How to make a Funnel Chart

Funnel Charts Overview:

Funnel charts are a popular data visualization tool that are frequently used to represent the stages of a process or the conversion rates of a business funnel. Funnel charts help users to more easily identify areas of improvement in processes and make data-driven decisions to optimize results.

Some use cases of funnel charts include sales and marketing funnels to track the process of lead generation to sale completion or what we will be going through today: recruitment process funnels to track the number of applicants through their interview process down to the ones who accept their final offers.

Dataset Overview:

For today’s example, we will be utilizing a dummy dataset following 900 applicants for three positions: Account Executive, Software Engineer, and HR Specialist. Each position has seven sequential “stages” of the recruiting process:

  1. Applied
  2. Phone Screen
  3. Interview #1
  4. Interview #2
  5. Panel Interview
  6. Offered the position
  7. Accepted the position

All of this is reflected in a dataset in a wide format such that we have four columns:

  • ApplicantName: the name of each applicant
  • Position: the position the applicant is applying for
  • Stage: which stage in the application process that each row represents
  • Status: whether or not the applicant has successfully entered that stage (e.g. True for stage “Phone Screen” means that they engaged in a phone screening interview, while True for stage “Accepted” means they have accepted their offer).

Step-by-step process to building Funnel Chart

Step 1: Create a child element

From our base table we will want to create a child element by in the top-right of our data element clicking “Create Child Element” → Visualization → Funnel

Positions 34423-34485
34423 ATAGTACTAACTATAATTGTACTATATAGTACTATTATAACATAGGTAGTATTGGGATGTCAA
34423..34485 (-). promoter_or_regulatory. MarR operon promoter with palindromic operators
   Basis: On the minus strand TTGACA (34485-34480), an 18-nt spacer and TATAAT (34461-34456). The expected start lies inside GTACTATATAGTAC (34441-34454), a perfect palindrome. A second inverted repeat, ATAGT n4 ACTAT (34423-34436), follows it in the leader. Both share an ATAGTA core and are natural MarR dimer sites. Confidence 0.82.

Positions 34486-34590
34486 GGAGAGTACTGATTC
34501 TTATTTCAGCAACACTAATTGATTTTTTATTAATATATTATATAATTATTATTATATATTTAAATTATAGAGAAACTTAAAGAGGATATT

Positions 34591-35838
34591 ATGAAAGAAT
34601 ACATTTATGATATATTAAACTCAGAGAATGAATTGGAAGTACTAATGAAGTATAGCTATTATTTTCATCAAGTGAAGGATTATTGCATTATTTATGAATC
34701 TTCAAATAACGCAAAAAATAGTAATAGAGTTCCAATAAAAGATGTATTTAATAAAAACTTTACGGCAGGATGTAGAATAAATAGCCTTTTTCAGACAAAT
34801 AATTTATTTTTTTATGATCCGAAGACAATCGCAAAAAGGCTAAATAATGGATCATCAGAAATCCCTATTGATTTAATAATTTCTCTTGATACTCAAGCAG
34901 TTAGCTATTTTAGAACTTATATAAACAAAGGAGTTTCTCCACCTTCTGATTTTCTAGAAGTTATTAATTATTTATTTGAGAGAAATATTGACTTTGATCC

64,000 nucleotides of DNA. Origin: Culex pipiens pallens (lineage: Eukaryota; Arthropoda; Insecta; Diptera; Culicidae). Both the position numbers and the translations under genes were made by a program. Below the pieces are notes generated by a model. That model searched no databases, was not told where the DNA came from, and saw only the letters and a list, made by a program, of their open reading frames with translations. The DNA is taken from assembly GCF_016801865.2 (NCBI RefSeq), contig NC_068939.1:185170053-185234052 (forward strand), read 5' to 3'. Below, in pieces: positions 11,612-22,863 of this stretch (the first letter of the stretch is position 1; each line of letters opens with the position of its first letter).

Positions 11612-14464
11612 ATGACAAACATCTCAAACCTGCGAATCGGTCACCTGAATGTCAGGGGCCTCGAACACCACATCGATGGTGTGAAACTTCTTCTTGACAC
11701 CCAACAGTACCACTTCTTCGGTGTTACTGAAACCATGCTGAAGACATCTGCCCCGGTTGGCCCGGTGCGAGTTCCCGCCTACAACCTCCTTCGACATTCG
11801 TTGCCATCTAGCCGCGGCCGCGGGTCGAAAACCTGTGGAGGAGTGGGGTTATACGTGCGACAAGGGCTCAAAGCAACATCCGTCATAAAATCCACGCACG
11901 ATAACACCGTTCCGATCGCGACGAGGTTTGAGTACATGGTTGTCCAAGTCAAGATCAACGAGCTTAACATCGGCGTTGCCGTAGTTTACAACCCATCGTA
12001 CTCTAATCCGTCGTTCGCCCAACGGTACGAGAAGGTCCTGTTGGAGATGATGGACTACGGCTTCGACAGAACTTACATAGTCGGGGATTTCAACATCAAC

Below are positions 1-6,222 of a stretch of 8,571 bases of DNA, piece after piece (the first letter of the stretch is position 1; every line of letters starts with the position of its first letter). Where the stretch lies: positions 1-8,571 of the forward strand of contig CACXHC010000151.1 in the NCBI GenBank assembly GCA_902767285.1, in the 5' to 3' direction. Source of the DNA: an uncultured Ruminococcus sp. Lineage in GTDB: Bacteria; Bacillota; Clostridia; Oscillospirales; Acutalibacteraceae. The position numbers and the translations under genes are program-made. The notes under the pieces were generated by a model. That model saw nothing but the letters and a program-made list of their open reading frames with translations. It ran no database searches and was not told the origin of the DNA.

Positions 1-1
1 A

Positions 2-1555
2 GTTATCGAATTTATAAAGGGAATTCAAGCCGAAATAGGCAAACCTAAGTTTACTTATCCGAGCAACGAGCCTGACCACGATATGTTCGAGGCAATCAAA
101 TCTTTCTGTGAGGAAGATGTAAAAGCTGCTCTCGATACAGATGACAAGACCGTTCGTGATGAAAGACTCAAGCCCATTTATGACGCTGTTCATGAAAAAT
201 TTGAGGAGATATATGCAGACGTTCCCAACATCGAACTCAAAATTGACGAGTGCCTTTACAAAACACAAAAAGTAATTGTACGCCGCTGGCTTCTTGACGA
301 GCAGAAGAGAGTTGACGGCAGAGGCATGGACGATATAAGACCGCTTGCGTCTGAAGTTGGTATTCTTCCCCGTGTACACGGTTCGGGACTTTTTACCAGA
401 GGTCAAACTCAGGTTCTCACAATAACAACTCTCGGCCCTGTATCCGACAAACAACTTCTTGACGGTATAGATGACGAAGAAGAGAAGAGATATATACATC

Step 2: Assign Stage Value to Stage

Next, we will want to bring our column that represents each stage in our process (in this example, titled “Stage”) over to the Stage section for our visualization.

Step 3: Bring in Values

Next, we will want to quantify how many applicants we have at each stage of our interview process. An important note: this process may vary depending on how your data is structured. In this example, we have a row for every applicant for every stage of the application process, regardless of if they passed or not because we have our “Status” column which indicates whether or not that value should be counted via True/False. Because of this, we can use the CountIf([Status) which will only count the value if it is equal to True.

It is not uncommon for data to be structured such that rows are only added for each applicant who made it to the next stage of the application process. For example, if an applicant made it all the way from the Application stage to the Acceptance stage, they’d have 7 entries of their name, while an applicant who never made it past the Application stage would only have 1 entry. In cases like this, you would only count each row using Count().

Step 4: Let’s get formatting!

Now the fun part – formatting! While not an exhaustive list, I will cover a few of the formatting properties that are unique to funnel charts.

  • Show Value: this will show the raw number of each stage, represented by the white number within each stage below.
  • Show Stage Name: this will show the name of each stage, represented by the values on the left side of the chart below.
  • Show Conversion Rate: this will show the percentages of each stage, represented by the values on the right side of the chart below. The two options are discussed in the next bullet.
  • Conversion Rate Percentage Style: there are two options: “% of total” (in blue below) and (2) “% of prior” (in yellow below). Selecting “% of total” will take the number of applicants at each stage and divide it by the number of applicants of the first stage. Selecting “% of prior” will take the number of applicants at each stage and divide it by the number of applicants of the previous stage.

In conclusion, funnel charts provide a easy and useful way to visualize the different stages of a process and potentially identify areas where improvements can be made, as seen by our employee application example.


Added Chart, Visualizations